Lindsay Peyton
White Center residents debated Mark Ellerbrook, manager of housing and community development for King County (right), about plans for a temporary homeless shelter in the area. Also in attendance were, from left, executive director of the Church Council of Great Seattle Michael Ramos, King County housing and community development program and project manager Valerie Kendall (who was not a presenter), Salvation Army shelter program manager Scott Moorhouse and Salvation army director of social services Major Phil Smith.

Controversial homeless shelter angers White Center residents at meeting

By Lindsay Peyton

A proposed temporary emergency overnight shelter became the center of a heated debate tonight at the TAF Bethaday Community Learning Space in White Center.

The facility was packed with area residents for a special presentation by the King County department of community and human services about plans for a shelter that would be located at 10821 8th Ave SW.

The crowd could barely contain their cries against the project, while the speakers outlined their plans. Calls of “don’t open the shelter; we don’t want it here” were projected – and then echoed by several members of the audience.

During the public comment session, residents said they were worried about public safety, especially for children, as well as drugs and alcohol use by shelter guests.

Some members of the audience voiced concerns about the location of the facility, specifically its proximity to schools and parks, while others spoke against using a faith-based model for the center.

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On the Go Week of 9-19-16

Fall Recycle Roundup
Fauntleroy Church
9140 California Ave. S.W.
Sun., Sept. 25, 9 a.m.–3 p.m. The green committee at Fauntleroy Church and 1 Green Planet will host the fall Recycle Roundup in the church parking lot. See the long list of what to bring and the short list of what not to bring at Free; donation optional.

Dance MS
West Seattle Senior Center
4217 S.W. Oregon St.
Sat., Oct 1, 7–10 p.m. Three hours of live swing dance music from the West Seattle Big Band, plus live and silent auction, to raise money for the Multiple Sclerosis Society! Come swing for a cure! $15 suggested donation; includes hors d’oeuvres and soft drinks. No-host bar provided. For more information visit, email or call 206.659.9391.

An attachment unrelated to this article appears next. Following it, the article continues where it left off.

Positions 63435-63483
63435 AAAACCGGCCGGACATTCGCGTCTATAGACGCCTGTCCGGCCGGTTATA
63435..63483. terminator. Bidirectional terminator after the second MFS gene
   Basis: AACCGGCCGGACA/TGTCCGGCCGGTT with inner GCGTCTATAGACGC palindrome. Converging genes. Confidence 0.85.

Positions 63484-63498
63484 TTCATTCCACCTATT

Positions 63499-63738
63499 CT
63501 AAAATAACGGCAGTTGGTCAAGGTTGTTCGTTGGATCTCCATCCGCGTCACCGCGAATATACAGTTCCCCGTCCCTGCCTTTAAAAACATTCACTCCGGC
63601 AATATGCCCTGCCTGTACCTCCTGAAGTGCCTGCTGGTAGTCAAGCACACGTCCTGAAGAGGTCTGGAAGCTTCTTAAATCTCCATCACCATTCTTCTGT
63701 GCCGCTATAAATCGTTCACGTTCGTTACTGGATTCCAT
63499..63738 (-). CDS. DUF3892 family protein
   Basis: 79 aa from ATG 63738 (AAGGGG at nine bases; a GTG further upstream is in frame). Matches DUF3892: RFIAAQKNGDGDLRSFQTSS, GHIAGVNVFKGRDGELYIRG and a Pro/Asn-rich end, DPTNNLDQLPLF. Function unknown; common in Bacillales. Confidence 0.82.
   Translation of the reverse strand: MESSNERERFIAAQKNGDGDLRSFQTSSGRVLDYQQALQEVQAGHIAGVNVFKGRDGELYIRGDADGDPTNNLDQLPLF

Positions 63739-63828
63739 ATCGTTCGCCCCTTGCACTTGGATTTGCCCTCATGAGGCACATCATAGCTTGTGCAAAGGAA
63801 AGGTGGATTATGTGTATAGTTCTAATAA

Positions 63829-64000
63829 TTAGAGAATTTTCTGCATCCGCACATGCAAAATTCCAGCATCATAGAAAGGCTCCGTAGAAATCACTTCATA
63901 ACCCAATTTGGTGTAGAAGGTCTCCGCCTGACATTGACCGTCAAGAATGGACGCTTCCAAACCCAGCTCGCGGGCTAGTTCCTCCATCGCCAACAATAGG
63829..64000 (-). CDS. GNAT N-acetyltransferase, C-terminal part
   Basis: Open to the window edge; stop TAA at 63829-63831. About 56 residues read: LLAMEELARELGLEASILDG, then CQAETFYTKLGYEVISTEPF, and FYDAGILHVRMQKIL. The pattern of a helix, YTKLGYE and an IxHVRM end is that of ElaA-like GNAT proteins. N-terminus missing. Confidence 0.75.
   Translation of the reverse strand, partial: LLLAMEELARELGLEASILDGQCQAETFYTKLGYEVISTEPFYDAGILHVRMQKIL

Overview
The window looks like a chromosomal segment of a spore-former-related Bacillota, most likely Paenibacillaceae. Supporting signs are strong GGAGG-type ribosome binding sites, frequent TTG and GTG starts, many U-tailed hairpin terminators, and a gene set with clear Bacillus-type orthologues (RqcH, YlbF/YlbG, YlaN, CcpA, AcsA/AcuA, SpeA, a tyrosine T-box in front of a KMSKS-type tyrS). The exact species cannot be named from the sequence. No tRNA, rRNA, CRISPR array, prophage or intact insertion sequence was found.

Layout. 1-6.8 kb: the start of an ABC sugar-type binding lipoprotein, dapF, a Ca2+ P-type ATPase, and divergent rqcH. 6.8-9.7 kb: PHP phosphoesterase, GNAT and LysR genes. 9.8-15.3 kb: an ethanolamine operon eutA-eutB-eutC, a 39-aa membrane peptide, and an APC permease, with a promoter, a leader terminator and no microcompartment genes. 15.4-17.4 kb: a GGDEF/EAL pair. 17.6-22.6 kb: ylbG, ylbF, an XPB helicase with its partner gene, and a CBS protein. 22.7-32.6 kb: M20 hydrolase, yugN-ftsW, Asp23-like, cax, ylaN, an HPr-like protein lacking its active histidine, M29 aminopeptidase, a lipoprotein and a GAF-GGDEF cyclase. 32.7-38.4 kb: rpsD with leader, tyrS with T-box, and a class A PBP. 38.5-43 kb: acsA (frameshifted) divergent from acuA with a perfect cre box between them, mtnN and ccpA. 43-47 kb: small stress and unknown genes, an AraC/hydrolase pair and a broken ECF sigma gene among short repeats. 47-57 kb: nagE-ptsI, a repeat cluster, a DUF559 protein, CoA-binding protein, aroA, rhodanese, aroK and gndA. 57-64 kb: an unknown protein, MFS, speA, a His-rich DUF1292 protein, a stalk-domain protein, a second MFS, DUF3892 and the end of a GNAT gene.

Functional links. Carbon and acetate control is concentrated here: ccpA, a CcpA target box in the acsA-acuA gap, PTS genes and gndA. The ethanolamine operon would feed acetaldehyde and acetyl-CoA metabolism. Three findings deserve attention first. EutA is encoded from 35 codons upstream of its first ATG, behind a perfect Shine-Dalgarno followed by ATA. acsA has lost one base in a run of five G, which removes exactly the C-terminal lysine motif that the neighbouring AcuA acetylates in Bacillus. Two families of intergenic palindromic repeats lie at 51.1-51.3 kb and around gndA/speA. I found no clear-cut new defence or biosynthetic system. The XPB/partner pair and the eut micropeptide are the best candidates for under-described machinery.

Making Mosses and
Wildflowers Grow

Lincoln Park’s north parking lot by the kiosk
8265 Fauntleroy Way S.W.

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Patrick Robinson
Chris Porter, owner of Ala Mode Pies in the West Seattle Junction (and Phinney Ridge) said the 2000 sq. foot restaurant will offer far more than desserts, though those are big sellers. The new location will offer both sweet and savory selections plus beer, wine and 'boozy milkshakes' when it opens Oct. 3.

A la Mode Pies set to open Oct. 3; West Seattle location will offer sweet and savory styles

Set to open Oct. 3, A la Mode Pies will offer fresh breakfast, lunch, and dinner with both sweet and savory style pies and more. "If you look at it we are right in the West Seattle restaurant corridor", said owner Chris Porter.

This will be the second location for the company which operates the original in the Phinney Ridge neighborhood which opened four years ago.

The café is located at Junction 47 (4225 SW Alaska Street) near the corner of Alaska St. and California Ave, 8am – 10pm, Sunday through Thursday, and Friday - Saturday, 8am – 11pm.

Ala Mode will also offer a "pie time" happy hour that begins at 3:14pm daily (a nod to the mathematic designation for circle called pi 3.14, which also happens to be National Pie Day in March).

The full menu includes a dozen fruit and cream pie flavors that will change seasonally,coffee, beer, wine, and "boozy milkshakes" though no cocktails.

The pies are all handmade, and baked on site. They are priced at $29 each. The quality of the handmade process and ingredients means they can sell 150 pies on an average Saturday. "The whole neighborhood is going to smell like pie," said Porter.

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